American Art: History of Fine Arts in America 3 782 Раздел в процессе наполнения и корректировки
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American ArtHistory, Development & Collections of Painting, Sculpture, Architecture in America. MAIN A-Z INDEX – A-Z of ART MOVEMENTS
No. 5, 1948 (1948) By Jackson Pollock.Reputedly sold for $140 million (2006) See Jackson Pollock’s paintings.
Cow’s Skull: Red, White, and Blue (1931, Metropolitan Museum, NYC) By Georgia O’Keeffe.
SCULPTURESee Best American Sculptors.
American Art (c.1750-2000) This is a short 20 step guide to the history of American art, including painting, sculpture, architecture and contemporary art forms, from Colonial times on. For early culture in the Americas, see: Pre-Columbian Art (1200 BCE-1535 CE). For later native American culture, see: American Indian Art (1000 BCE-1900).
Contents18th Century Colonial Artists • 19th Century American Landscape Art • 19th Century American Portraiture & Genre Painting • 19th Century American Impressionism • 19th Century Architecture • 1900: Development of Modern Art in America • 20th Century American Urban Art • Growth of Indigenous Modern Art in America (1920-1940) • Arrival of Modern Artists From Europe (1920-40) • Abstract Expressionism (1940-1960) • Neo-Dada (1950s): Reaction Against Abstract Expressionism • American Conceptualism (1950s/1960s) • Pop Art (1960s/1970s) • Environmental Art (1960s) • Video Art (1960s on) • Minimalism (1960s) • American Feminist Art (1960s) • Photorealism, Superrealism (1960s, 1970s) • Graffiti Art (1970s, 1980s) • Neo-Pop Art (late 1980s onwards) • 21st Century American Art • Best Art Museums in America • American Art Collectors (1840-2000)
For the history and characteristics of architectural design in the United States, see: American Architecture (1600-present).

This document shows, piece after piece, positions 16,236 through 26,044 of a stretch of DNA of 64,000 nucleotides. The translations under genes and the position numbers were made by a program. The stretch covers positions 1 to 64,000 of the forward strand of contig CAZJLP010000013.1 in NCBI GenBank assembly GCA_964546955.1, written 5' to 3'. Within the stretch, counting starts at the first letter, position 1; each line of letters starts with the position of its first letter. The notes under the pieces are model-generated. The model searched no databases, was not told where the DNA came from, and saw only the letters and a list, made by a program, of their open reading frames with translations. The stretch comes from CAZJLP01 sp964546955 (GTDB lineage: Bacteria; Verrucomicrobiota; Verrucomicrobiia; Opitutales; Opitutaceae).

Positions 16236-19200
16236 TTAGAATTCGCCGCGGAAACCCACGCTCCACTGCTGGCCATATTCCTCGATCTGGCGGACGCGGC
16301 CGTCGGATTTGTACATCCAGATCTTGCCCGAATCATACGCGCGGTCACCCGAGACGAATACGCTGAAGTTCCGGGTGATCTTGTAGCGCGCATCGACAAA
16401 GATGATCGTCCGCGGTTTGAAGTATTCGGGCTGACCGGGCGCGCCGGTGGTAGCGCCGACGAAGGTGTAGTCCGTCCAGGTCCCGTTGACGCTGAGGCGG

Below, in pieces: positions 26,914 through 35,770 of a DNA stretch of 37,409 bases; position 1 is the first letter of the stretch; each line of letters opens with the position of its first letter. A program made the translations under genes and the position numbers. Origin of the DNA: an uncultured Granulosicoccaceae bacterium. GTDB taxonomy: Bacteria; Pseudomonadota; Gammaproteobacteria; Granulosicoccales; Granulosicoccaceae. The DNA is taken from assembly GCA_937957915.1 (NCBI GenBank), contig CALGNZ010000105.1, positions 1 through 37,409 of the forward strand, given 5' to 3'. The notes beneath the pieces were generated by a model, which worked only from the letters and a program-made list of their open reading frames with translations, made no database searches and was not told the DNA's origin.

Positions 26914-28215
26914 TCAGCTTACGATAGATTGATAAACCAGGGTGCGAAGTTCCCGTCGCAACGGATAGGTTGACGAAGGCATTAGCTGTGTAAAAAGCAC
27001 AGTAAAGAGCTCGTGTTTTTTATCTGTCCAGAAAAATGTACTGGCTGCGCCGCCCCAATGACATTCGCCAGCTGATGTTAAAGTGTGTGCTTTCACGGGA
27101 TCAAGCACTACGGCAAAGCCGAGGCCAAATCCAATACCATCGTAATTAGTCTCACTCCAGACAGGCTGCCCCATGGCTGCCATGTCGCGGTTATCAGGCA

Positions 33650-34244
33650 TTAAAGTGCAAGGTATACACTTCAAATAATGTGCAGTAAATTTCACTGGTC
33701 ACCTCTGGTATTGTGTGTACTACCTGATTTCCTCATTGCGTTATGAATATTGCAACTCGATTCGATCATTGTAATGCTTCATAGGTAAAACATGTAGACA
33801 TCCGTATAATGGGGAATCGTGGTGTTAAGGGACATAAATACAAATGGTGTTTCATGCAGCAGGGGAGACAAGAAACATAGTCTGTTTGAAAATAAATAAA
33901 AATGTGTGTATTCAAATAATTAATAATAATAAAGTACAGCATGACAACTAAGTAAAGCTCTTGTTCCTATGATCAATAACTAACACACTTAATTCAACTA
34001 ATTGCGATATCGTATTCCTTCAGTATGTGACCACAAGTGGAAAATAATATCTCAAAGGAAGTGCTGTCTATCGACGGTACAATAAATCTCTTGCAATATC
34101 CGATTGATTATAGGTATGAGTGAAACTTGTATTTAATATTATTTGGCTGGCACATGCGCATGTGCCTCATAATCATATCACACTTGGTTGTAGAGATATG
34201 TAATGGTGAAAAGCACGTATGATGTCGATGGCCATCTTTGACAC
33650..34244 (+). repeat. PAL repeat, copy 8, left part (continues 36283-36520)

Midnight Ride of Paul Revere (1931) Metropolitan Museum, New York.By Grant Wood.
1. 18th Century Colonial Artists American colonial artduring the 17th and 18th centuries was largely confined to portraiture and some landscape painting. The few available opportunities for artists derived from contacts with the colonial class. Important American colonial painters include:
Benjamin West (1738-1820) The "Father of American Painting", active in England where he influenced a number of artists from America, including John Copley, Gilbert Stuart, Allston Washington.
John Singleton Copley (1738-1815) Noted for his Boston and London portraits and history paintings.
Gilbert Stuart (1755-1828) Noted for his portraits of George Washington, Stuart is seen as the greatest 18th century American portrait painter, and the creator of a distinctively American style of art.
Other noted American painters of the 18th century include: the portraitist Ralph Earl (1751-1801) and the portrait/history painter John Trumbull (1756-1843).
American architecture of the colonial era was typically either Georgian, or Neoclassical. The latter encompassed the ’Federal Style’ and Greek Revival designs. American architects of the period include Thomas Jefferson (1743-1826), William Thornton (1759-1828), James Hoban (1762-1831), Charles Bulfinch (1763-1844) and Benjamin Latrobe (1764-1820).
2. 19th Century American Landscape Art An independent America offered more opportunity to everyone, including artists. Although photography (invented 1839) eventually replaced painting as a chronicler of events and experience, 19th century America relied on painters to record these things. Portraiture continued to be financially rewarding, but landscapes of the American wilderness were also popular. The two most famous styles of scenic view painting, both highly romantic, were the Thomas Cole-inspired Hudson River school (c.1825-65) and its later offshoot Luminism (c.1850-75). The French plein-air Barbizon School was also influential, while a style known as Tonalism grew up in the 1880s and 90s. Important 19th century American landscape and plein-air painters include:
Thomas Cole (1801-48) Famous for the grandeur and dramatic quality of his wilderness scenes.
George Inness (1825-1894) Brought Barbizon School techniques to America, and helped to define the Impressionistic Tonalist movement.
Frederic Edwin Church (1826-1900) A pupil of Cole, and America’s greatest ever romantic landscape painter, Church criss-crossed the continent, painting tropical forests, waterfalls, volcanoes and icebergs.
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